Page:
Founded in 1942, the IPAA is the oldest psychotherapeutic body in Ireland. Its founder, Jonathan Hanaghan, was sent here in 1926 by Freud’s friend and biographer, Ernest Jones: “It will take a Celt to start up psychoanalysis in Ireland.”
Although many elements of human nature seem universal in humanity, most psychotherapists, anthropologists, and sociologists would agree that there is a lot in each individual which is specific to the particular culture in which the person grew up. The traditions of the Irish Psycho-Analytical Association reflect three-quarters of a century of intensive psychotherapeutic work in Ireland, with Irish people.
Although strongly Freudian in its beginnings, springing as it did from Freud’s inner circle in the U.K., the Association and its members have taken in the major advances in psychoanalysis and psychoanalytic psychotherapy throughout the seven and a half decades of its existence.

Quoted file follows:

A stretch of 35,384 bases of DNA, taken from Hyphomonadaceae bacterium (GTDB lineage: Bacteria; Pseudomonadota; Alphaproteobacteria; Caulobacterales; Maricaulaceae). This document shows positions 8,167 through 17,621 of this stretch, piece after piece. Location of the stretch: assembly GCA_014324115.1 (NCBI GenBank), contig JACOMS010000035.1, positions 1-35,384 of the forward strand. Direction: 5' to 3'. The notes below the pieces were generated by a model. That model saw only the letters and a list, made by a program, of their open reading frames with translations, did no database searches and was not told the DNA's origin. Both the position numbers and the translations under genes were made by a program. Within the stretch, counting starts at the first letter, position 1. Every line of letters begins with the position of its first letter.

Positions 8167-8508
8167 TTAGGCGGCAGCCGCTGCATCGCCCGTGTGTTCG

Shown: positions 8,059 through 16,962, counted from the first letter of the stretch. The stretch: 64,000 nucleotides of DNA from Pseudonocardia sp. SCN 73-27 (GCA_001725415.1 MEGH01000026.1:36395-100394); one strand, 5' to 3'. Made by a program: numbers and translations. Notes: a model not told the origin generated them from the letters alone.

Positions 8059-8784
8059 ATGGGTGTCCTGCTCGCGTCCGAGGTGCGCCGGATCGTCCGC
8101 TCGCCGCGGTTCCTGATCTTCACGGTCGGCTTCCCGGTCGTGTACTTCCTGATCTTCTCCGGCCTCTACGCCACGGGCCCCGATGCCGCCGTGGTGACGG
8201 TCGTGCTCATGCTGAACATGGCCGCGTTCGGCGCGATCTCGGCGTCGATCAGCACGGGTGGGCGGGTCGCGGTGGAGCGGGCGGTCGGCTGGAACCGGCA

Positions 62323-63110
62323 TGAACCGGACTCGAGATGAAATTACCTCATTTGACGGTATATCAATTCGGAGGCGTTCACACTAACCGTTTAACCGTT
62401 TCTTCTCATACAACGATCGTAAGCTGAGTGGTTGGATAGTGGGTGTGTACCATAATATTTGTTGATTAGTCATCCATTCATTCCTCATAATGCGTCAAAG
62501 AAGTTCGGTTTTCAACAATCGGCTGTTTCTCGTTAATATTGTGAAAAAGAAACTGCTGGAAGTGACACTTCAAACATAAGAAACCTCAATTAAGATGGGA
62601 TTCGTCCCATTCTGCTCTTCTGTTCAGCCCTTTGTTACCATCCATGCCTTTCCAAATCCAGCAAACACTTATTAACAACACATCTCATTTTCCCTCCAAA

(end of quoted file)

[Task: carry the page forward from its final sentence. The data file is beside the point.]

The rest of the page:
It is also characteristic of the Association that its theoretical formulations have taken into account the transcendent dimension of life, producing approaches which are compatible with most religious outlooks. Yet it would be incorrect to say that the Association adheres to this or that school of psychoanalysis: “I am a committed eclectic” was the characteristic statement of Association Training Officer, psychoanalyst, and author Rob Weatherill; it seems certain that most Association practitioners would have a similar outlook.
Flat 1, Fortfield House,